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Long-tailed Shrikes and fledglings

on 3rd December 2010

Francis Yap a.k.a. fryap encountered a pair of adult Long-tailed Shrikes (Lanius schach) with a fledgling in a small Guiana chestnut tree (Pachira aquatica) in the Housing Development Board heartland. One of the adults had a prey that it was dismantling, stuffing pieces in its mouth (above). Once the prey had been totally dismantled and stored in its mouth, it started feeding the fledgling.

The fledgling was observed handling pieces of dried leaves with its bill and toes, no doubt practicing basic prey catching techniques (above).

This post is a cooperative effort between NaturePixels.org and BESG to bring the study of bird behaviour through photography to a wider audience.

If you like this post please tap on the Like button at the left bottom of page. Any views and opinions expressed in this article are solely those of the authors/contributors, and are not endorsed by the Lee Kong Chian Natural History Museum (LKCNHM, NUS) or its affiliated institutions. Readers are encouraged to use their discretion before making any decisions or judgements based on the information presented.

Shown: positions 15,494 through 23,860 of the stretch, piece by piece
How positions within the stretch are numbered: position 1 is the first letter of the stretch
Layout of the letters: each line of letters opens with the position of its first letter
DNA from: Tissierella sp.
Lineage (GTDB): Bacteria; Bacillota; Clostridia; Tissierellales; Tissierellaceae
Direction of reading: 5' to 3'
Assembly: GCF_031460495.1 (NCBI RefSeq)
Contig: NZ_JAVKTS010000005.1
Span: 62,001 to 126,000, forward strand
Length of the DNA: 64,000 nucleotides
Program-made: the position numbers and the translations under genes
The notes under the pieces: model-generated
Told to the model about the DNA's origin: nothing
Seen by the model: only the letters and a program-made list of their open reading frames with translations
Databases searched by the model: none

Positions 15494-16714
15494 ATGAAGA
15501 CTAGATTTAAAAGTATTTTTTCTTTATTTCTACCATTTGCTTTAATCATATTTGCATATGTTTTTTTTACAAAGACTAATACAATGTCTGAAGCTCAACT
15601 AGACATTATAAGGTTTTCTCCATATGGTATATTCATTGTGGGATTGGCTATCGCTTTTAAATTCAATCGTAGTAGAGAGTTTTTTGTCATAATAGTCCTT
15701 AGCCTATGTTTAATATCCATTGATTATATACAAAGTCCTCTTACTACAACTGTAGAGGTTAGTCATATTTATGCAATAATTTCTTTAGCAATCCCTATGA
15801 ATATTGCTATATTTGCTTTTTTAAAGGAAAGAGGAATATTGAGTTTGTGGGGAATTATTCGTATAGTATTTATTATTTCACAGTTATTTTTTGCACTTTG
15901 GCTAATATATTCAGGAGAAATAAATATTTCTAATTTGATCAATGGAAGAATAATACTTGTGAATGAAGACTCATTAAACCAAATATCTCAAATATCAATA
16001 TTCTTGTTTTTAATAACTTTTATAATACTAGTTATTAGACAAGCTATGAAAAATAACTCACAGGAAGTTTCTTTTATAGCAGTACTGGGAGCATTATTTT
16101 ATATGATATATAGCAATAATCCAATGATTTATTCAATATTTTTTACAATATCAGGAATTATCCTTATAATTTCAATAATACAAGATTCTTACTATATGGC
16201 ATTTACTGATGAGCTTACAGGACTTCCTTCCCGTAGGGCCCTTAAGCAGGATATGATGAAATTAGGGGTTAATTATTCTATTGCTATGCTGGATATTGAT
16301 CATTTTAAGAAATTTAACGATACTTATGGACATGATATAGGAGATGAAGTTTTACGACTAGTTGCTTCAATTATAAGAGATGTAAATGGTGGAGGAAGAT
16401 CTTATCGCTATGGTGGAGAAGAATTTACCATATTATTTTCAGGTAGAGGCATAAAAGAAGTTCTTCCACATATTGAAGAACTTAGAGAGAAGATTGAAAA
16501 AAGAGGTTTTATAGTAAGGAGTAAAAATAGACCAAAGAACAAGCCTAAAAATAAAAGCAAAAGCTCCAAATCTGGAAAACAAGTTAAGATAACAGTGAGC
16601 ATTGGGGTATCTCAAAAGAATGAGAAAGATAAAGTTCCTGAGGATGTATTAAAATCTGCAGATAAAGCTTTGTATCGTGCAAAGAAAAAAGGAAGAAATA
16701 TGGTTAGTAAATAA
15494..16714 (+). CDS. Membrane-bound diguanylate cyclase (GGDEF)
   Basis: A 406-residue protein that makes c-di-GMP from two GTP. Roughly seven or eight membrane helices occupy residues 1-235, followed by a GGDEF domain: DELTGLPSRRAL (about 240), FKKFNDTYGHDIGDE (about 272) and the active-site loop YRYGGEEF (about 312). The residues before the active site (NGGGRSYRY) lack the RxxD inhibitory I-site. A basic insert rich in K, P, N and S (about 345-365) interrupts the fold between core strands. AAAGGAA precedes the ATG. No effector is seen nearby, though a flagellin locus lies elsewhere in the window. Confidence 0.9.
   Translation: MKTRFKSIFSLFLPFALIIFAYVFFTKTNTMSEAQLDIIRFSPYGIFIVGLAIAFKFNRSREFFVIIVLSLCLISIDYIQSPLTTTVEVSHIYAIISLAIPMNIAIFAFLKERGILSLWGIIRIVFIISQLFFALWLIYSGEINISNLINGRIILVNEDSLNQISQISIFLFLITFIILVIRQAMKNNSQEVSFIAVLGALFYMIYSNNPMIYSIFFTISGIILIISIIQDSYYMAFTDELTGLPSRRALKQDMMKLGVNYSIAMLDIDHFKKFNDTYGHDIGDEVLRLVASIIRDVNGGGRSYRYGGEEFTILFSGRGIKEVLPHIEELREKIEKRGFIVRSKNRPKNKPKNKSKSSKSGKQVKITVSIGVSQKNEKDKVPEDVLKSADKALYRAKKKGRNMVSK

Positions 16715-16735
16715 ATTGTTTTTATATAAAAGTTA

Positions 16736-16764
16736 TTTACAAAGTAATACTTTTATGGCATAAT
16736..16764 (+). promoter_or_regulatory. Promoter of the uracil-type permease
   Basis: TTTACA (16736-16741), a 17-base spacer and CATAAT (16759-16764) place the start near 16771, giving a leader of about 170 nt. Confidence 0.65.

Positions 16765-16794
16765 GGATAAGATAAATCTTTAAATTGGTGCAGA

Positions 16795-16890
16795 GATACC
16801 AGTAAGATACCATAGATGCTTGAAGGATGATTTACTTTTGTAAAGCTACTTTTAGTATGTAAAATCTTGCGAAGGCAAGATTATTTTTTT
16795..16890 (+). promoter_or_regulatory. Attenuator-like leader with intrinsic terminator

YC Wee

Dr Wee played a significant role as a green advocate in Singapore through his extensive involvement in various organizations and committees: as Secretary and Chairman for the Malayan Nature Society (Singapore Branch), and with the Nature Society (Singapore) as founding President (1978-1995). He has also served in the Nature Reserve Board (1987-1989), Nature Reserves Committee (1990-1996), National Council on the Environment/Singapore Environment Council (1992-1996), Work-Group on Nature Conservation (1992) and Inter-Varsity Council on the Environment (1995-1997). He is Patron of the Singapore Gardening Society and was appointed Honorary Museum Associate of the Lee Kong Chian Natural History Museum (LKCNHM) in 2012. In 2005, Dr Wee started the Bird Ecology Study Group. With more than 6,000 entries, the website has become a valuable resource consulted by students, birdwatchers and researchers locally and internationally. The views and opinions expressed in this article are his own, and do not represent those of LKCNHM, the National University of Singapore or its affiliated institutions.

Other posts by YC Wee

2 Responses

  1. I have noticed LT Shrikes taking up residence around the inner HDB parks in Tampines. Seems they are comfortable with humans.

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